If school districts were to frame their task as a continuous search for the best architecture for different categories of students, it would recast how they view charter schools. They could say, in essence, “It’s okay if one type of school does not work for all students. We need different types of schools.”
Districts should see chartered schools as research and development laboratories whose charter, in essence, is to help the district match a school typology with students in a given circumstance.
When the KIPP chartered schools first arose, for example, they represented an example of a new school architecture that achieved success with students who come from homes where fundamental behaviors essential to learning have not been instilled.
KIPP’s architecture included a system for classroom behavior called “SLANT,” which instructs students to “Sit up, Listen, Ask questions, Nod, and Track the speaker with their eyes.” KIPP co-founder David Levin contends that most Americans learn these methods for taking in information early on and employ them instinctively. KIPP students, he said, “Need to be taught the methods explicitly.”
KIPP has longer school days, which are important in its architecture and likely less important in others. KIPP’s structure also requires parents to make a pact with the school that entails a certain level of involvement in their child’s education. KIPP will not admit children whose parents will not meet this requirement because its architecture is not designed to work for everybody—only students in the specific situation described above—not dissimilar from what Pondiscio describes in chronicling who attends Success Academy. A KIPP school is specifically designed to support students from a particular home background, as it integrates functions not associated with a typical school but that are necessary if the school is to successfully educate the students it serves.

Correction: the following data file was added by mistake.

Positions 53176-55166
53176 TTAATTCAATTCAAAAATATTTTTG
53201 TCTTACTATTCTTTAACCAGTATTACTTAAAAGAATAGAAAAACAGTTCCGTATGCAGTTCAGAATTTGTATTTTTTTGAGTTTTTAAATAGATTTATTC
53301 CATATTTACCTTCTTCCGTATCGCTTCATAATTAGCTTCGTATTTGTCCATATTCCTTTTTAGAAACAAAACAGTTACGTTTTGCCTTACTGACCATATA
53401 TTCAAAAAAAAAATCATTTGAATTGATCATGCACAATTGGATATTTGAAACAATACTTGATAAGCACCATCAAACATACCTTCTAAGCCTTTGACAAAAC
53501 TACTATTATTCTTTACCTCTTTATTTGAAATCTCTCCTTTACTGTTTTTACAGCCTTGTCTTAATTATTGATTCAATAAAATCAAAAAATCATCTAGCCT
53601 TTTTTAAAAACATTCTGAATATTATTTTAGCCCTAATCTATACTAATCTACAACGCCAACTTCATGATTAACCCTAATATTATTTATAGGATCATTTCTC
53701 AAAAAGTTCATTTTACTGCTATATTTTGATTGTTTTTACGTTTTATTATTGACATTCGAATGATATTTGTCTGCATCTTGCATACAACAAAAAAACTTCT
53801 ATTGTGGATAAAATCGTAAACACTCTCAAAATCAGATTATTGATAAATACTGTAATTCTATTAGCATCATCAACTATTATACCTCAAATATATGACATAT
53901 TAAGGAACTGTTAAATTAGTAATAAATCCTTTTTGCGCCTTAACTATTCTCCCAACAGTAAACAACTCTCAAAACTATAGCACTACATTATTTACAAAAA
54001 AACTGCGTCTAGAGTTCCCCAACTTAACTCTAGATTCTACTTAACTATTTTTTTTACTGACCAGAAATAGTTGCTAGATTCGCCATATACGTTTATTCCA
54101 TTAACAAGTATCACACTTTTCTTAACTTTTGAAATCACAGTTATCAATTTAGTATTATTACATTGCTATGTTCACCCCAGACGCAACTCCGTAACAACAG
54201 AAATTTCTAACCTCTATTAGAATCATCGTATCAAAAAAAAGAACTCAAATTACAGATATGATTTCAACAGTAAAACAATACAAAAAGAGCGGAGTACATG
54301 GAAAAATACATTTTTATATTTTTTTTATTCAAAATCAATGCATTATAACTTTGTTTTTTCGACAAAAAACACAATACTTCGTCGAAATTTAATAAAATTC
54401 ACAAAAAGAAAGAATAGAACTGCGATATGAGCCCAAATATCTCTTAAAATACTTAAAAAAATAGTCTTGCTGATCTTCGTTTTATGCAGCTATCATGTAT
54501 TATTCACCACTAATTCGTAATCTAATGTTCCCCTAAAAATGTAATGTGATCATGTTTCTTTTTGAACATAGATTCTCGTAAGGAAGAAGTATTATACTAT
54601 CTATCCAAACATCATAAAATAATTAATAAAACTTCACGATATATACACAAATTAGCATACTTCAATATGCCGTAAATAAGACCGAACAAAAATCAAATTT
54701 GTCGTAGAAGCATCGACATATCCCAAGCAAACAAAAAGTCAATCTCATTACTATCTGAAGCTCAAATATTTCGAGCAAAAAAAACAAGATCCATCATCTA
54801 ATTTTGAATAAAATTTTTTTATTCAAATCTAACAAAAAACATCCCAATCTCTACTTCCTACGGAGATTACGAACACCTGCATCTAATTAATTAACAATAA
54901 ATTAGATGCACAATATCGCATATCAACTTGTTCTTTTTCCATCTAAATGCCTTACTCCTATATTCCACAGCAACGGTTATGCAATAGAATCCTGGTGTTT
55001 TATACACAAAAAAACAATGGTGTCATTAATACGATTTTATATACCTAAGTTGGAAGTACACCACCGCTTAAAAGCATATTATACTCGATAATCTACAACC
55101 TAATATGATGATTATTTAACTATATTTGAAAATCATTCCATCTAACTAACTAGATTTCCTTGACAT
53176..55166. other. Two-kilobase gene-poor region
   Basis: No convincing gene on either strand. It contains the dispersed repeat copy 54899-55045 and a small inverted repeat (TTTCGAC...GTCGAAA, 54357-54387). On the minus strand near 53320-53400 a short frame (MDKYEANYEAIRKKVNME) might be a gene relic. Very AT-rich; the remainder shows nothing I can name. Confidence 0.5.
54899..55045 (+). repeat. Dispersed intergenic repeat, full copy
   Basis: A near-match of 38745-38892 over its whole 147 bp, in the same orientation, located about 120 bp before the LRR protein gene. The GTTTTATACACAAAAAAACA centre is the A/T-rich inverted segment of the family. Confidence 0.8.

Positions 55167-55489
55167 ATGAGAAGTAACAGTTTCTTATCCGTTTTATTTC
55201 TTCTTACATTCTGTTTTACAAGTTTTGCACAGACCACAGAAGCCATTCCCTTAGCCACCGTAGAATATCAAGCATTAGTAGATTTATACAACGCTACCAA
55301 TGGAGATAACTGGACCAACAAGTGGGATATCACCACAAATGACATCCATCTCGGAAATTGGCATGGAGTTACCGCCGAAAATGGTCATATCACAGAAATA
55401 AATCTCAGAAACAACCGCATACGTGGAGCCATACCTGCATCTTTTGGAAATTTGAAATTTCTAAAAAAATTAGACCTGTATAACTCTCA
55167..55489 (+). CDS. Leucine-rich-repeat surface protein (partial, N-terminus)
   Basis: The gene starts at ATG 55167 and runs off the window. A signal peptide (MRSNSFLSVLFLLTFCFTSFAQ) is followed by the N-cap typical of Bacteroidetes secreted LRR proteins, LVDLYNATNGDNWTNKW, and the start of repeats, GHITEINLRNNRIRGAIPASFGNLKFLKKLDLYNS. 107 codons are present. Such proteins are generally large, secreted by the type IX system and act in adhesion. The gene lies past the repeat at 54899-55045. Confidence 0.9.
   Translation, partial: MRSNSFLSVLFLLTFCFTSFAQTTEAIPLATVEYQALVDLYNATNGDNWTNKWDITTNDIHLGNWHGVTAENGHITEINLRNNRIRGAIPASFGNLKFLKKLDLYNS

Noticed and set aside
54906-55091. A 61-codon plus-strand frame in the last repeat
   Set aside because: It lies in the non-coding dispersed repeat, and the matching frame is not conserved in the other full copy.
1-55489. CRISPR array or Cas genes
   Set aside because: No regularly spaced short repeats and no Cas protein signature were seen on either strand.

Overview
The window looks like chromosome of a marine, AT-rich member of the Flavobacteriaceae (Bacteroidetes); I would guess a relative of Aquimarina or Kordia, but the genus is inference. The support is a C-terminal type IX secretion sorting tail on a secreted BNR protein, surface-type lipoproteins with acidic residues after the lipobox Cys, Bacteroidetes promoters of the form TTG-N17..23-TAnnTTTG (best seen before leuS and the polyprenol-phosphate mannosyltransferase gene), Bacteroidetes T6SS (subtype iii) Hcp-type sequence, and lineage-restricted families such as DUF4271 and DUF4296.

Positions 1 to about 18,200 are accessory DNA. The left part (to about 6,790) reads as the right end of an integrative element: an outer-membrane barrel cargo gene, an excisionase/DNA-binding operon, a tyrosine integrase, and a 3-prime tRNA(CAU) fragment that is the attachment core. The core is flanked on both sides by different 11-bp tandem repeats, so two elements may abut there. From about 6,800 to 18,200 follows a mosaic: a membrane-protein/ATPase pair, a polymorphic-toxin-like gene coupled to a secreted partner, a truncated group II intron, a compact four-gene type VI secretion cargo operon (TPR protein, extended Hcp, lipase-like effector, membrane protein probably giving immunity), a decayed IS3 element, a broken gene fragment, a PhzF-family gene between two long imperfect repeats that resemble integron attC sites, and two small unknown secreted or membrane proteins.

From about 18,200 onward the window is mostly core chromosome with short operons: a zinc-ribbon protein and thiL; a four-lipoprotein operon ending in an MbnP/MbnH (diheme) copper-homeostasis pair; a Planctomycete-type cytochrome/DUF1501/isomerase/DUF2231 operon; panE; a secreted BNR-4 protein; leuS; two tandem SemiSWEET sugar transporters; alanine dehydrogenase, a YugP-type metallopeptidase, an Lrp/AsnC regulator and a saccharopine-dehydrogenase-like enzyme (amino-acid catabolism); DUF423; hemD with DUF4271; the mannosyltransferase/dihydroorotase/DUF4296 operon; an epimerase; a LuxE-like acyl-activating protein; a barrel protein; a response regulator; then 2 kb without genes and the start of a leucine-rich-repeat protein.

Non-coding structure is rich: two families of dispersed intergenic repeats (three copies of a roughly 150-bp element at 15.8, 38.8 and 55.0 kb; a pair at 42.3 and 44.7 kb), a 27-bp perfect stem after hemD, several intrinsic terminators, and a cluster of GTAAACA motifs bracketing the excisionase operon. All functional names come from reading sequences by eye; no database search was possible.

Critics rightly point out that KIPP’s architecture is not the answer for many students. Nor is Success Academy’s, as Pondiscio observes. As Julia Freeland Fisher and I wrote in The Educator’s Dilemma, “One of the key criticisms levied against KIPP and similar ‘no excuses’ schools is that KIPP systematically counsels out students who cannot thrive in its environment, which in turn ‘creams’ the top students and inflates academic results.”
The criticism shouldn’t come as much of a surprise. That schools sort students—intentionally or not—based on who they can serve well should be acknowledged. It is folly to accept or reject an innovative school’s architecture on the basis of whether all students thrive within it. SLANT’s methodology would be a waste of time for many students—and a hindrance to their learning.
The fact that some students do not find a “fit” at KIPP schools suggests that some students may seek a less integrated, interdependent school model with fewer intrusions into their afterschool and home lives. For others, KIPP may still underserve their needs for additional supports and structure that are knit together in a particular fashion, which suggests that we may need even more deeply integrated models to support those children.
Rather than view schools like KIPP and Success Academy as competitors that are to be isolated, district schools need to study and learn from the success of these schools so that they can define the circumstance for which each different architecture is a superior solution. This will allow educators to support students in finding a school that is designed for their context—and move beyond today’s flawed way of viewing schools and sorting students.